UK targets mini atomic plants to revive nuclear energy sector

The UK will commit up to £56 million towards research and development into small-scale atomic power plants as part of a wider £200 million injection to the country’s nuclear energy sector.

The government and the nuclear industry will unveil the initiative in a ‘sector deal’ that aims to help the industry remain price competitive with other sources energy such as renewables, which have experienced rapid cost declines in recent years.

Under the terms of the deal, the UK will provide £56 million towards R&D in small atomic plants called advanced modular reactors (AMRs) which use new cooling systems or fuels.

Advocates of AMRs maintain that the small scale and modular design of these plants should make them less expensive than traditional large reactors, like those being built at Hinkley Point power station in the UK.

Business secretary Greg Clark said: “[The sector deal marks] an important moment for the government and industry to work collectively to deliver the modern industrial strategy, drive clean growth and ensure civil nuclear remains an important part of the UK’s energy future.”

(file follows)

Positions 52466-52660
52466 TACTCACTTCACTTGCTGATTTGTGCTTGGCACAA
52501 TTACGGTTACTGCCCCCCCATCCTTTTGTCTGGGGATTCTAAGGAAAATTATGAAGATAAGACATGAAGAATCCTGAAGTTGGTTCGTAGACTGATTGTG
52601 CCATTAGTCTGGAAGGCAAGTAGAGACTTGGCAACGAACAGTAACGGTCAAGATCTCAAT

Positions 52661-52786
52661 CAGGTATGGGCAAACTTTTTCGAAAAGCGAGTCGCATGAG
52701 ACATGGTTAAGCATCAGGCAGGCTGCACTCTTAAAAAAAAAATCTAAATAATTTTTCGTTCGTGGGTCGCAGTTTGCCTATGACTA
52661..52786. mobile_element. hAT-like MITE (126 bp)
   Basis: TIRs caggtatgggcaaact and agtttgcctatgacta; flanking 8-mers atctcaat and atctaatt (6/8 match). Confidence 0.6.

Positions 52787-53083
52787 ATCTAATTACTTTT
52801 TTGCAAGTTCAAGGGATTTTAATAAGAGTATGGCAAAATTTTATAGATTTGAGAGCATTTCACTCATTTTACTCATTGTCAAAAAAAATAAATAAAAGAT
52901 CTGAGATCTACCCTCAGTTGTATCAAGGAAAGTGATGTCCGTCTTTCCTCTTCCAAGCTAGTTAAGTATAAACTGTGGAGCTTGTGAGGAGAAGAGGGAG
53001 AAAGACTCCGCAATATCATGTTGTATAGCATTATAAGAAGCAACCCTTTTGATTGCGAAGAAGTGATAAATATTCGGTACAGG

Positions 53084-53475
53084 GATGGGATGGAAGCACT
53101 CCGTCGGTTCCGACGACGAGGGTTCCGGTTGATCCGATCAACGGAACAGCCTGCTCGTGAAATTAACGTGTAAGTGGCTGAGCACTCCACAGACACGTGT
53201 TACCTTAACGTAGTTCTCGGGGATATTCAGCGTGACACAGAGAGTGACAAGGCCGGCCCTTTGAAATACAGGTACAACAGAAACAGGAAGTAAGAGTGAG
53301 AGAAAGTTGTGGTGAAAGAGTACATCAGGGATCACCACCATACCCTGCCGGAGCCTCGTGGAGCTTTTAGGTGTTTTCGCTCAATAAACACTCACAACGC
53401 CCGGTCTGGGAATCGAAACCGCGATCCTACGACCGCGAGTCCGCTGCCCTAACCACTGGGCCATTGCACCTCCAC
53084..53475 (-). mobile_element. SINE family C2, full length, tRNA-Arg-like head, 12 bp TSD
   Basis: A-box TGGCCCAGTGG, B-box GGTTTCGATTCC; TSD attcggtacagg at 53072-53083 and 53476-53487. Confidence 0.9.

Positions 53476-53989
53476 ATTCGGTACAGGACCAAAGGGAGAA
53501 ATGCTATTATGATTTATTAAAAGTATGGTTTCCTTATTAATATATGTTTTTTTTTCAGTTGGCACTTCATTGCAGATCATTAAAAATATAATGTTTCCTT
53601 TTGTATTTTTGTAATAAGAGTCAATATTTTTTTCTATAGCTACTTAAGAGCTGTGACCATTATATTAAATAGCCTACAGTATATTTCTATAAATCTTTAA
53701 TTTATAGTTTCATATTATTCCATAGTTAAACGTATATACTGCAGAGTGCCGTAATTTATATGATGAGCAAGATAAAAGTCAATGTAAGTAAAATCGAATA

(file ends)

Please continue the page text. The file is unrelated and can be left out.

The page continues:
The deal comes as a timely boost to the UK’s nuclear energy industry as it vies with the increasingly cost competitive solar and wind power sectors.

Nonetheless, the government’s recent decision to shelve the £1.3 billion Swansea Bay tidal lagoon project due to spiraling costs could provide a fresh opportunity for the nuclear industry to stake its claim as a more viable energy source than experimental forms of renewable energy in the UK.